'Hot' pole for Lorenzo at Sachsenring

Jorge Lorenzo takes fourth pole in a row after engine failure.
Lorenzo, engine blow-up, German MotoGP 2010
Lorenzo, engine blow-up, German MotoGP 2010
© Gold and Goose

Jorge Lorenzo overcame a spectacular engine failure (pictured), which subsequently caused two riders to fall and temporarily halted qualifying at the Sachsenring, to take pole position for Sunday's German Grand Prix.

The MotoGP World Championship leader was holding third place when his M1 erupted in a ball of smoke and fire along the home straight just after the halfway mark of the hour, sending oil pouring onto the track.

Lorenzo pulled off at the end of the straight, but satellite Yamaha rider Ben Spies and then satellite Honda rider Randy de Puniet fell at high speed after hitting the fluid. Both have been declared fit to race, although de Puniet, who hit Spies' bike as it lay in the gravel, took no further part in the session.

On the resumption of action Lorenzo put in a string of fast laps in the high 1min 21sec, eventually taking pole with four minutes to go before improving again to hold off challenges from Ducati's Casey Stoner and Honda's Dani Pedrosa, with whom he will share the front row tomorrow.

"Since the new engine rule everyone has been starting to feel like these engines never have problems and it was honestly a surprise for me today when I came onto the straight and felt it stop!" said Lorenzo. "It was so hot and there was oil on my feet so I had to go into the wall.

"I'm really sorry that Ben and Randy crashed and especially that Randy was slightly injured, it is good news that he will be able to race tomorrow.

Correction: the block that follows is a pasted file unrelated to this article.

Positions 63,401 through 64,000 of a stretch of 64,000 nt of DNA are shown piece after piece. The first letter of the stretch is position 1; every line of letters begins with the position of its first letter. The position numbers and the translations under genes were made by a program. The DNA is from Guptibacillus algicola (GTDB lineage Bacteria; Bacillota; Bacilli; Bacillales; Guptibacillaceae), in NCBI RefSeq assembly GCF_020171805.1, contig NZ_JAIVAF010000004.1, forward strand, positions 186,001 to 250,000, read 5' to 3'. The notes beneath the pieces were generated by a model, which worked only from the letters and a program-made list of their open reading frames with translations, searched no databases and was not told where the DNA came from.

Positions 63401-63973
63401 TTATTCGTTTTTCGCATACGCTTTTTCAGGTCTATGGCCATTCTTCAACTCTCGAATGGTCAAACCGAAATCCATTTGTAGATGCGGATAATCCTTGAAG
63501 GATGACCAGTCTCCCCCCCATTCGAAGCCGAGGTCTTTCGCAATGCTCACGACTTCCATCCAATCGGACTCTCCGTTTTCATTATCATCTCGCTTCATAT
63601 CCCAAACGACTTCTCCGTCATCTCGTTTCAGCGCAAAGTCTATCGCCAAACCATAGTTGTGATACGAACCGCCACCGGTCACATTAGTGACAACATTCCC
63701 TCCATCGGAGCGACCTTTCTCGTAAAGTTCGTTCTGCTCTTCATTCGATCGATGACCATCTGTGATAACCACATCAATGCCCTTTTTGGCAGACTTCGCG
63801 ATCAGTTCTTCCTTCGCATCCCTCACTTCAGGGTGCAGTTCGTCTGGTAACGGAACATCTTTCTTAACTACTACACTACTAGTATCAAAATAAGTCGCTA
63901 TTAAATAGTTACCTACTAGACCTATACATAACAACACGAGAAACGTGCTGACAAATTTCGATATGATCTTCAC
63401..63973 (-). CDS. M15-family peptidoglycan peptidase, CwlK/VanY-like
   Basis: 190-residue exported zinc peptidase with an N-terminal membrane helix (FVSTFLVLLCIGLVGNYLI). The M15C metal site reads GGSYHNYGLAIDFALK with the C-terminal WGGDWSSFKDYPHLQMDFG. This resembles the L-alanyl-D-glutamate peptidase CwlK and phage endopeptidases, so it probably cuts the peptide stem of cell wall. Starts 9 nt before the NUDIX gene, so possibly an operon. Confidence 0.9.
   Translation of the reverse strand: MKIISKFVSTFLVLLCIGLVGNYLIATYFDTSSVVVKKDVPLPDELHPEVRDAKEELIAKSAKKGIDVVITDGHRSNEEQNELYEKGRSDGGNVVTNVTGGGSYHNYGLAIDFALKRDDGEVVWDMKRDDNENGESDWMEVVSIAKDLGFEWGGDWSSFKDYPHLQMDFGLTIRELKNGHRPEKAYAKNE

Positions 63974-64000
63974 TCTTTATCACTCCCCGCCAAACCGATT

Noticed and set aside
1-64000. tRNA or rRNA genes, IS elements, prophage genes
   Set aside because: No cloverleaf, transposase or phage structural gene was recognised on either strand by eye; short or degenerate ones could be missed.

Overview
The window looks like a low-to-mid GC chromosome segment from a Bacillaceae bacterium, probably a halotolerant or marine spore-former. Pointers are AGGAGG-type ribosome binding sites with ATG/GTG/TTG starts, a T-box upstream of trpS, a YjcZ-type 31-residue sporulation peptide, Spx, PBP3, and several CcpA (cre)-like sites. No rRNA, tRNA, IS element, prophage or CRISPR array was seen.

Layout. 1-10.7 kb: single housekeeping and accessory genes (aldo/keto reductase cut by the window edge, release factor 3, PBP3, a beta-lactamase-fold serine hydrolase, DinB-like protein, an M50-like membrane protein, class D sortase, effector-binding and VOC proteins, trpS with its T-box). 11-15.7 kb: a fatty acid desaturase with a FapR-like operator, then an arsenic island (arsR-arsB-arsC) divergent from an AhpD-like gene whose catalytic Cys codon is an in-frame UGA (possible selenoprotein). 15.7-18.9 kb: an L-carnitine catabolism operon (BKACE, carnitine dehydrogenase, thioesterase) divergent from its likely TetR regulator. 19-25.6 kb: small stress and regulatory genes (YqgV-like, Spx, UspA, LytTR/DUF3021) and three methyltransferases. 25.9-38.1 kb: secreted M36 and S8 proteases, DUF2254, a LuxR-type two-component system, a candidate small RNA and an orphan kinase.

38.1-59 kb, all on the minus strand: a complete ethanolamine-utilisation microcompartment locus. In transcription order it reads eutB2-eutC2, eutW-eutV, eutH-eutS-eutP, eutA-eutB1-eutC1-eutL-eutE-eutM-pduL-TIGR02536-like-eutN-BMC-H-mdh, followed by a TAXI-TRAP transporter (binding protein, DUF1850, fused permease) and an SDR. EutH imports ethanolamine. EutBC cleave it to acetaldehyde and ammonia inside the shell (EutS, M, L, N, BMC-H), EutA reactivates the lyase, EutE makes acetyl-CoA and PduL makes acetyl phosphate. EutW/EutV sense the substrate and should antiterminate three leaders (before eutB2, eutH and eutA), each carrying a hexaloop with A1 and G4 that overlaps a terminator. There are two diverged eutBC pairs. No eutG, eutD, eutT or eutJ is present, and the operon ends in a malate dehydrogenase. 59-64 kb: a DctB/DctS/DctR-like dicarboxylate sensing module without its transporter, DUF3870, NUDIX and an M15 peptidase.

"This pole position was very hard because Casey and Dani were so fast; I had to push at the maximum and ride really well. Well done to my team because we have improved so much since yesterday and now I'm looking forward to the race tomorrow," added the Spaniard, who starts round eight with a 52 point lead over Pedrosa, having won the last three rounds.

Team manager Wilco Zeelenberg said the cause of the engine failure was unclear, but did reveal that it wasn't a new engine.

"As for the engine, we now have one less from our allocation of six and we need time to understand what happened; luckily it wasn't a new engine, it's been in use a long time but it's never nice when something like this happens," he said.

"We're very sorry for the riders that fell and especially for Randy because he has some pain, things happening at that speed are always dangerous and we wish him our best and very much hope it won't affect him in the race tomorrow."

Lorenzo's returning team-mate Valentino Rossi will start from fifth.

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